Ryan latest in long line of VP candidates from conservative House caucus

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While many presidential candidates head to the convention podium with an Ivy League degree in their back pockets, a majority of Republican vice presidential candidates in the last 24 years have come with a common qualification on their resumes.

Republican presidential candidate Mitt Romney‘s selection of Wisconsin Republican Rep. Paul Ryan as his running mate continued a trend of Republican vice presidential candidates with resumes boasting former and, now with Ryan, current membership, in the Republican Study Committee (RSC).

Six of the last seven presidential elections, and four of the last five tickets have featured RSC vice presidential candidates — former Vice President Dan Quayle (1988 and 1992), former Housing Secretary Jack Kemp (1996), former Vice President Dick Cheney (2000 and 2004), and now Ryan (2012). Former Alaska Governor Sarah Palin in 2008 was the one anomaly in that 24 year trend.

The caucus exists as pressure group to push the House Republican conference in a more conservative direction. Membership is often considered a mark of conservatism.

Ryan reportedly joined RSC during his first term in Congress. While the GOP vice presidential candidate is already shaping the debate, according to RSC, he has been an influential figure in the currently 170-member strong group focused “advancing a conservative social and economic agenda in the House of Representatives.”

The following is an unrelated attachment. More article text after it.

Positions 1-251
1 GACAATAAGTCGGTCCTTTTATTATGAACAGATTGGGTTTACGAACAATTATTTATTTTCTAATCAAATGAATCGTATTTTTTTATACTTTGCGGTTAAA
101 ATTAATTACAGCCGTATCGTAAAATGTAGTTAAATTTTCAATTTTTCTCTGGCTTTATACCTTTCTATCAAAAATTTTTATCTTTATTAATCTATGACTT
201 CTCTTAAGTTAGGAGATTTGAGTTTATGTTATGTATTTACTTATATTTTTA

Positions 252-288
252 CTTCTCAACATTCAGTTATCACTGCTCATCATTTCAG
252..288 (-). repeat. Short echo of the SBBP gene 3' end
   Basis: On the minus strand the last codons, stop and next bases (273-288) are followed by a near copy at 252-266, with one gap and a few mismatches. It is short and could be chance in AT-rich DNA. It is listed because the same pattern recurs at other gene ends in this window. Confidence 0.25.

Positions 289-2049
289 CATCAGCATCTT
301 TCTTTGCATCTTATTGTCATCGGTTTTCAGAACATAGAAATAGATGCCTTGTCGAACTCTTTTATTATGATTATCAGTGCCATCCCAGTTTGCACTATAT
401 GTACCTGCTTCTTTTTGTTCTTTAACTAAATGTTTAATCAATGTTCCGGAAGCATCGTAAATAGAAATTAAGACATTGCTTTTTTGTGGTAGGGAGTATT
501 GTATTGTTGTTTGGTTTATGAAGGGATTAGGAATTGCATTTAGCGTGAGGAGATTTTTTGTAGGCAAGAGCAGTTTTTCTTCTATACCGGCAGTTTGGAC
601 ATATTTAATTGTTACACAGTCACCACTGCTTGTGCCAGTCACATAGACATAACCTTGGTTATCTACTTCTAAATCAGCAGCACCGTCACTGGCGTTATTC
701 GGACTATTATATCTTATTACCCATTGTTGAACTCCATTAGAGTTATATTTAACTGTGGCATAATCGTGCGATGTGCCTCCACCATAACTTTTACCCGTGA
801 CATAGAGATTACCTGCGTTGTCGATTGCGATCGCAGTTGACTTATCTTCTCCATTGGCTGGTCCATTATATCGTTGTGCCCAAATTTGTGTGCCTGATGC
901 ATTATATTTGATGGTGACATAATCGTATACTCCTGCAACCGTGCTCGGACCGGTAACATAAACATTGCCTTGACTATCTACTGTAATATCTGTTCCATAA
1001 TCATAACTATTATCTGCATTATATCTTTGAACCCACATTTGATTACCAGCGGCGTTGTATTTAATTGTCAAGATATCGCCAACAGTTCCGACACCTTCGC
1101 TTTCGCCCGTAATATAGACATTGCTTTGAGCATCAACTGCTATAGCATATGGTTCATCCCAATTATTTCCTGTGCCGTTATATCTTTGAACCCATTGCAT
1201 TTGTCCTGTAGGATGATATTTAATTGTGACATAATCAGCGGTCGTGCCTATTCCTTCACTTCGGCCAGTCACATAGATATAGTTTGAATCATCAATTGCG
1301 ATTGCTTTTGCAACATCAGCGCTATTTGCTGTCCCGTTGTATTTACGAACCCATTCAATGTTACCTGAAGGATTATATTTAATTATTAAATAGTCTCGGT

“Paul Ryan is a great pick,” RSC Chairman Jim Jordan said in a statement to TheDC. “There is no one better at making the case for what needs to be done to put America back on the right path.”

While the group has offered alternatives to Ryan’s budget, RSC explained to TheDC that Ryan’s ideas have helped shaped RSC proposals for tax reform, Medicaid, Medicare, spending, and at least one House rules change.

  • RSC pushed for Ryan’s Taxpayer Choice Act of 2007 — which would have reformed the tax code into two rates with limited deductions and served as an alternative to the current code — and used it as a model for the tax reforms in the Jobs Through Growth Act RSC unveiled last year.
  • The group further notes that Ryan’s Roadmap for America’s Future in 2008 and his House budget ideas to turn Medicaid and the Children’s Health Insurance Program (CHIP) into block grants were the inspiration for RSC’s The State Health Flexibility Act, introduced this year.
  • RSC — which usually seeks a more conservative approach than the official budgets that come out of the House — incorporated the Ryan budget Medicare proposals unaltered into RSC’s most recent budget proposal. Indeed, in 2007 and 2008 RSC adopted the proposals from Ryan and the Budget Committee, in lieu of offering their own alternatives.
  • Ryan’s 2008 effort to pass a Constitutional amendment to limit spending to a set percentage of GDP was incorporated into the “cap” portion of the group’s “Cut, Cap, and Balance Act.”
  • The group further praised Ryan for his (eventually unsuccessful) efforts to strengthen a House rule backed by RSC to put funds cut from appropriations bills into “Spending Reduction Accounts” as a way to ensure cut money was not spent elsewhere.

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